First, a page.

If you have something to say – in life, at work, in class – it is like being an actor on stage or in front of the camera.

You have the floor!  The spotlight is on you!  This is your moment to be heard! You know that people are looking at you expectantly… judging you…

Now your heart is beating fast, your hands are sweating, and you are freaking out!

Although you feel exposed and aware of these things in that moment, you need to realise that people see and hear you all the time.

This moment feels bigger than it is. Feeling out of your comfort zone can make you feel out of control, but you’re not.

Remind yourself that it is not about you!

You are there to serve the audience and they need your message. Therefore, this moment that feels so big is about your message, not you.

How you present, regardless of how you feel, can be changed and that is where acting and presenting tools come in.

Body language, body positioning, stagecraft and a strong and clear voice can help us to be perceived as confident. Rewards Drama teaches these things, but also the tricks of the trade that can help you to appear more professional.

When working on camera for example, there is a simple element that makes the professional video stand out from the amateur and is imperative to get right: Lighting quality.

For filming a properly and well-lit scene you only need three main lights.

It is known as three-point lighting and consists of the following three lights:

  • Key
  • Fill
  • Back/Hair

The Key light is the main light and is the one closest to you, positioned on your left or right and pointing towards your face on a 45-degree angle.

The Fill light is either twice as far away (to make it softer/about half as bright as the key) or half as bright a light and is your other side at a 45-degree angle. Its job is to balance the shadows created by the key and add dimension to the face.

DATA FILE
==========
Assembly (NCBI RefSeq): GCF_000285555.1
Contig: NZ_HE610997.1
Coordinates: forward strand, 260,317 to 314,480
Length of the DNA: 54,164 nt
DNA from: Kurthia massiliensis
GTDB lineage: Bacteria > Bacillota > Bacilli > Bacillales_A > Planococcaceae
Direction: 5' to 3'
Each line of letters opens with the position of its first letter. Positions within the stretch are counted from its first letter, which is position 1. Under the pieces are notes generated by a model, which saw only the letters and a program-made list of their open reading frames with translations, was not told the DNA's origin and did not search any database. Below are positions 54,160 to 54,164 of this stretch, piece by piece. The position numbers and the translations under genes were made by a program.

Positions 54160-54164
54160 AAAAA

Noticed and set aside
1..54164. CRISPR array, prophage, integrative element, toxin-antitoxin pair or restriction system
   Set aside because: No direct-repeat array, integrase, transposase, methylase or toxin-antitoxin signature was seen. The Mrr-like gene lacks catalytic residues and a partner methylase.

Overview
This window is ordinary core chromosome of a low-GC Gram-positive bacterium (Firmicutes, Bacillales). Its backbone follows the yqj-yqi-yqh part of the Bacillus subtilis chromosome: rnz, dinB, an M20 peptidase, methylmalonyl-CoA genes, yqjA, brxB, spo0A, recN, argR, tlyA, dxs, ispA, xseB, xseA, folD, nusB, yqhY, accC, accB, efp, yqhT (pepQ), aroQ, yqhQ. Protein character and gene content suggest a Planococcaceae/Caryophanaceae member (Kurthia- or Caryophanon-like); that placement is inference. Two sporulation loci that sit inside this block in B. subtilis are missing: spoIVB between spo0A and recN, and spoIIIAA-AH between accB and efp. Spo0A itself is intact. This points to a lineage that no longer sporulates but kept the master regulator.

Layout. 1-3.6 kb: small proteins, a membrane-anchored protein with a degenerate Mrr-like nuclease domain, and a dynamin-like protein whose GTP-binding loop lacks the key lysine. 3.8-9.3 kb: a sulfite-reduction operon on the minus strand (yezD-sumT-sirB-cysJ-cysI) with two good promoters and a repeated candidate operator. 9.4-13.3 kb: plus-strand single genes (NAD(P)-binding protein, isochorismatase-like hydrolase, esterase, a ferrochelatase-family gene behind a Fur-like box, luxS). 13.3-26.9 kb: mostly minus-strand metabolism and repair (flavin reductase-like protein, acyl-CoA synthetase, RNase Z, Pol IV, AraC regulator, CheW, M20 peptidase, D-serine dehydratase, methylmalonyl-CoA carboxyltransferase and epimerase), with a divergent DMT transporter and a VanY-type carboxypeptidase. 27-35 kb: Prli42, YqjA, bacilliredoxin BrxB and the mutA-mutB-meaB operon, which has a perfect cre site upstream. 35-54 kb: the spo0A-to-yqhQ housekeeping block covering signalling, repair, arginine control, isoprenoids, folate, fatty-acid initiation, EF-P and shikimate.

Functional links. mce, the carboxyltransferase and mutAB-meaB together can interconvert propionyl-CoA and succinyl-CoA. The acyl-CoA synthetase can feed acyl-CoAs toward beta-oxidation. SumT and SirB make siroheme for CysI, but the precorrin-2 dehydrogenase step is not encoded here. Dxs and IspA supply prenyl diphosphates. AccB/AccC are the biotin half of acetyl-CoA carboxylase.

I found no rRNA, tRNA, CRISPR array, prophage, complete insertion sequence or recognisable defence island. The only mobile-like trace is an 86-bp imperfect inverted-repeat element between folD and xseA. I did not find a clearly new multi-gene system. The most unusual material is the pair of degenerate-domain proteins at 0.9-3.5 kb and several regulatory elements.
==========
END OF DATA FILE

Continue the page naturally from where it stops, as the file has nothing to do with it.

The Back/Hair light is the light above the subject and gives the subject a slight halo effect. The main purpose of it is that it separates the subject from the background by defining the outline of the subject and provides depth of field.

You don’t need to go and purchase professional lighting -Start with the lights you have!

If you have a window, you can use it.

Try to sit/stand so the natural lights falls onto your face and use it as your fill, rather than having your back to it as that will create silhouetting.

Secondly, most rooms have overhead lighting. Use it!

Try to position yourself a bit in front of it (rather than directly below) so that you can use it as your back/hair light.

For your key light, find what you have – a lamp, an led etc and use it!

There are many tools and skills that you can learn to help you, but at the end of the day, you are there because you have something to say. Something that needs to be heard. So, go out there and say it!